What is DNA profiling? Explain the implications of its profiling bill.

Ans: DNA profiling is the process of determining an individual’s DNA characteristics, which are as unique as fingerprints. DNA analysis, intended to identify a species rather than an individual, is called DNA bar-coding. It is a forensic technique in criminal investigations, comparing criminal suspects’ profiles to DNA evidence so as to assess the likelihood of their involvement in the crime. It is also used in parentage testing to establish immigration eligibility, and in genealogical and medical research.  DNA profiling is also used in the study of animal and plant populations in the fields of zoology, botany and agriculture.

The Union Cabinet cleared a bill that allows law enforcement agencies to collect DNA samples, create DNA profiles and special data banks for forensic-criminal investigations. The DNA Technology (Use and application) Regulation Bill 2018 is the latest version of a Bill that originated as a DNA “Profiling” Bill, framed by the Department of Biotechnology. The aim of that draft legislation was to set in place an institutional mechanism to collect and deploy DNA technologies to identify persons based on samples collected from crime scenes or for identifying missing persons.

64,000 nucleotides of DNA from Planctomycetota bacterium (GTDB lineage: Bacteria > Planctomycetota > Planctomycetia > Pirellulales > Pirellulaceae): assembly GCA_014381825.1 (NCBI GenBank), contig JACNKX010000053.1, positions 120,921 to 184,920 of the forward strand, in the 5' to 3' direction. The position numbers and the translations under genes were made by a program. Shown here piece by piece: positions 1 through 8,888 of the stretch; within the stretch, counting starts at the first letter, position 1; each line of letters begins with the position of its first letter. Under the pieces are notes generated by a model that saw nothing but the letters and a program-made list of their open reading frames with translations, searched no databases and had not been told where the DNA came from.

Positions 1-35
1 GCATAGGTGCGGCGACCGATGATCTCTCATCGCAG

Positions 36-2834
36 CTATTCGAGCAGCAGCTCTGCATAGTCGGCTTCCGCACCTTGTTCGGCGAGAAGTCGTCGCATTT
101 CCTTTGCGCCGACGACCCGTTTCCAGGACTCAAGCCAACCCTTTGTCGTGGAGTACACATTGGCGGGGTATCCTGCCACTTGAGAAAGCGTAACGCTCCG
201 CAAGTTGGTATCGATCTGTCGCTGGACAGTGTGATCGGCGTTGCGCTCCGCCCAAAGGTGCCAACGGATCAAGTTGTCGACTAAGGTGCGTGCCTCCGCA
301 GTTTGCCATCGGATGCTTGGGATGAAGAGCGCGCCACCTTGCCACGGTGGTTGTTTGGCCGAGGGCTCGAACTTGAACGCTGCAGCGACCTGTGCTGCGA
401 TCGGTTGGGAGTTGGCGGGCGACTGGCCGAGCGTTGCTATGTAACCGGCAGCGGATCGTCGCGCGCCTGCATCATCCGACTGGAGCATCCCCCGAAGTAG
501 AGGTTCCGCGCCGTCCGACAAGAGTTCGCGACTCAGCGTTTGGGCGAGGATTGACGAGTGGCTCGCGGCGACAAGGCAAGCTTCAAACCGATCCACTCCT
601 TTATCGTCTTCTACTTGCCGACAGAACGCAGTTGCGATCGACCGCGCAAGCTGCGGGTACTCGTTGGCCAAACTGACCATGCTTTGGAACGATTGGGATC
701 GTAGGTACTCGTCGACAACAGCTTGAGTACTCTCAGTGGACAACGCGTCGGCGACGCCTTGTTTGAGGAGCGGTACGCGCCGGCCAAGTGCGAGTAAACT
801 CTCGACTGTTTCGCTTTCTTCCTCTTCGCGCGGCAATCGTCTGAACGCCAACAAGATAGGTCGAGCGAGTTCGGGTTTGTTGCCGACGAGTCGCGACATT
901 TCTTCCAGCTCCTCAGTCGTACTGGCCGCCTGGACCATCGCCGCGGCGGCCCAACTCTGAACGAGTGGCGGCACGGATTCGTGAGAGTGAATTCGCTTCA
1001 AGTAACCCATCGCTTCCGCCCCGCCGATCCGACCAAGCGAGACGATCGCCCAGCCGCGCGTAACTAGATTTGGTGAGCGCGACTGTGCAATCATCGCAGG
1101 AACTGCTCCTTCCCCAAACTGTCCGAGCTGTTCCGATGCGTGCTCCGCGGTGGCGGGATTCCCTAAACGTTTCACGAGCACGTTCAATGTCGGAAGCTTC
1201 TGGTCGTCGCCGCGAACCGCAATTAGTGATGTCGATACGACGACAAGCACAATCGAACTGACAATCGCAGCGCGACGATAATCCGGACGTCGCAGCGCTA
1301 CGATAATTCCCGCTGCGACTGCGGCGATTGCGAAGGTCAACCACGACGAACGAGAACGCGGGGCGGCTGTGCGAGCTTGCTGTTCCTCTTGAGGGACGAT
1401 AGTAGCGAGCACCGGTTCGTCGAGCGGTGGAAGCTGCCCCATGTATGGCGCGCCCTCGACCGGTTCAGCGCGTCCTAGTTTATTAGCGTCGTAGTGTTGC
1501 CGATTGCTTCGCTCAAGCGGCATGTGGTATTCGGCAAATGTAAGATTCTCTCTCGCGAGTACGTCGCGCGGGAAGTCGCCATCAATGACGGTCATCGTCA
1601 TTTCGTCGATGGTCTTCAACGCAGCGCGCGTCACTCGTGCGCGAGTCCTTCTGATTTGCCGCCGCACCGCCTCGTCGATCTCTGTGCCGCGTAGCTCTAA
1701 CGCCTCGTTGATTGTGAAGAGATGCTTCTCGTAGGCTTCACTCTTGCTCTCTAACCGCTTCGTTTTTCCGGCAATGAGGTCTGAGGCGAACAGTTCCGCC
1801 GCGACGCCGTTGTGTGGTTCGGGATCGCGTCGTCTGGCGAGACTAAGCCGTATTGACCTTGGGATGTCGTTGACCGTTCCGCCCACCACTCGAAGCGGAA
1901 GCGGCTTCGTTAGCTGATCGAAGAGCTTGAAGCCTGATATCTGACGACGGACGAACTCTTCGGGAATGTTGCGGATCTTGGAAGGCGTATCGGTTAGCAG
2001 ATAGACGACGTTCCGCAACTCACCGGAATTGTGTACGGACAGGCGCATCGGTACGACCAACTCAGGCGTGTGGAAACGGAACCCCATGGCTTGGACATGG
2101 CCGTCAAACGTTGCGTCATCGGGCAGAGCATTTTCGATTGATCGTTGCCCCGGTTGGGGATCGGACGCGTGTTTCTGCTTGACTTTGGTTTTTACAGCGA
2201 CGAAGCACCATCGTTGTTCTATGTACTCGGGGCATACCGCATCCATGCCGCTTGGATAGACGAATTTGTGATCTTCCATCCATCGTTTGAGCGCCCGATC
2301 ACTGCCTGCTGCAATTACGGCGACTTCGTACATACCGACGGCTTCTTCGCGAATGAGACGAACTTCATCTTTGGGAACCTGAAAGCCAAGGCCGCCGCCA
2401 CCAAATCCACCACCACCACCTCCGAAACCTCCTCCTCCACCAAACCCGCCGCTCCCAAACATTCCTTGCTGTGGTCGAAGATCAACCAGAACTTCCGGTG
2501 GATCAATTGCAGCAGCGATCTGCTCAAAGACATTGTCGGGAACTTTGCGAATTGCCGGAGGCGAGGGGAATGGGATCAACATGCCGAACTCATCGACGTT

However, there was some opposition, in that some activists argued that the manner in which DNA information was to be collected and the way they were to be stored by forensic laboratories constituted a violation of privacy. A senior official familiar with the Bill said that several clauses of the Bill were tightened to make it stronger and immune to data abuse. “This doesn’t aim to create a database of DNA profiles…The data banks can only store information related to criminal investigations and the DNA details of the suspects will be deleted,” said RenuSwarup, Secretary, Department of Biotechnology.

The Bill creates a DNA Profiling Board that would be the final authority that would authorize the creation of State-level data banks, approve the methods of collection and analysis of DNA technologies.

The Bill is still missing a number of safeguards that would enable individual rights.  The implications of creating regional and national level data banks need to be fully understood and publicly debated.

It is concerning that the Bill has left the defining of privacy and security safeguards to regulation–including implementation and sufficiency of protection, appropriate use and dissemination of DNA information, accuracy, security and confidentiality of DNA information, timely removal and deletion of obsolete or inaccurate DNA information and other steps as necessary. Furthermore, though the Law Commission cites the use of the 13 CODIS (Combined DNA Index System) profiling standard as a means to protecting privacy in its report, this standard has yet to find its way in the text of the Bill.

DNA is not fool proof—false matches can take place for multiple reasons. Policy needs to evolve past protections that are limited to process oriented legal privacy provisions, but instead to protections that are comprehensive —accounting for process and enabling the individuals to control and know her/his data is being used by whom. Other countries have recognized this and are taking steps to empower the individuals.